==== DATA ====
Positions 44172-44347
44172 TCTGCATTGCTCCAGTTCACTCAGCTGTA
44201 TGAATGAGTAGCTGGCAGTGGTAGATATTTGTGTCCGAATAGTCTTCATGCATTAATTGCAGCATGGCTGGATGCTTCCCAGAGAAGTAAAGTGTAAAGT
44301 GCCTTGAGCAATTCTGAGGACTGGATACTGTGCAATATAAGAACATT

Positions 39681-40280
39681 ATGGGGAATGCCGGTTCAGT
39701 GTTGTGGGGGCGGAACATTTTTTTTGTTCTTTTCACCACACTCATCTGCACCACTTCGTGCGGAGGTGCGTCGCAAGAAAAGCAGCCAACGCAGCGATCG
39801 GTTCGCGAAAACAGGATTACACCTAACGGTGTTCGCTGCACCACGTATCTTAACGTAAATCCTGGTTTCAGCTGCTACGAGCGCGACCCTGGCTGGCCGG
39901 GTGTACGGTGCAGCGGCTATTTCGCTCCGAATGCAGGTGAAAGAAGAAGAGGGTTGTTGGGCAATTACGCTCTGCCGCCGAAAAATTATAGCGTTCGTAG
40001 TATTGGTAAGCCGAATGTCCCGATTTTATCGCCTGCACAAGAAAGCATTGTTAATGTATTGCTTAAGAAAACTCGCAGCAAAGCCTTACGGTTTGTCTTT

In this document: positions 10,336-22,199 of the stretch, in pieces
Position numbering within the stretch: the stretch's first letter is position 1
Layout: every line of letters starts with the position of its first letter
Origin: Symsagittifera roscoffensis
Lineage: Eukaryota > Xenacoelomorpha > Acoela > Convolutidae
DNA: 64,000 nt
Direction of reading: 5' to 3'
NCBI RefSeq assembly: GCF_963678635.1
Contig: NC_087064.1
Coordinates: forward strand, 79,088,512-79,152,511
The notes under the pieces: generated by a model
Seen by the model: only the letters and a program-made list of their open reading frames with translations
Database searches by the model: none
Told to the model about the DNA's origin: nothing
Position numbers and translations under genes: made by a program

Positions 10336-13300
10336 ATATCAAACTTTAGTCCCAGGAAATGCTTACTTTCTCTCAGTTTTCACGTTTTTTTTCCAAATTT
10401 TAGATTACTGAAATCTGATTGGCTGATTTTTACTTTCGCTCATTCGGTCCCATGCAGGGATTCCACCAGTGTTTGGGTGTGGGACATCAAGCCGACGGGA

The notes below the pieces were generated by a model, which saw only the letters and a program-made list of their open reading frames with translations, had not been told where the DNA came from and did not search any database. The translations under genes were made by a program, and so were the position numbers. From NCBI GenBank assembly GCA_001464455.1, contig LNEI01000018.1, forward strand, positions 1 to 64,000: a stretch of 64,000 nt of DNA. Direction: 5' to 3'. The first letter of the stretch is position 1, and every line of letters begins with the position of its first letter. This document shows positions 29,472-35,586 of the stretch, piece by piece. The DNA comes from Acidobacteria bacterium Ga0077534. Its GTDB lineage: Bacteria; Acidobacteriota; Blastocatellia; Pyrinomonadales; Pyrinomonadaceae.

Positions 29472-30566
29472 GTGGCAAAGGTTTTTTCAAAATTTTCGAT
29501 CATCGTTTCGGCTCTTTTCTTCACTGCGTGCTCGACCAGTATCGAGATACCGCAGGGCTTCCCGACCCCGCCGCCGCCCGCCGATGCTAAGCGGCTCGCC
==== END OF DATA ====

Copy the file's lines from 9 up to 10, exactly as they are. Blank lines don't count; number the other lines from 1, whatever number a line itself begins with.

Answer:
39901 GTGTACGGTGCAGCGGCTATTTCGCTCCGAATGCAGGTGAAAGAAGAAGAGGGTTGTTGGGCAATTACGCTCTGCCGCCGAAAAATTATAGCGTTCGTAG
40001 TATTGGTAAGCCGAATGTCCCGATTTTATCGCCTGCACAAGAAAGCATTGTTAATGTATTGCTTAAGAAAACTCGCAGCAAAGCCTTACGGTTTGTCTTT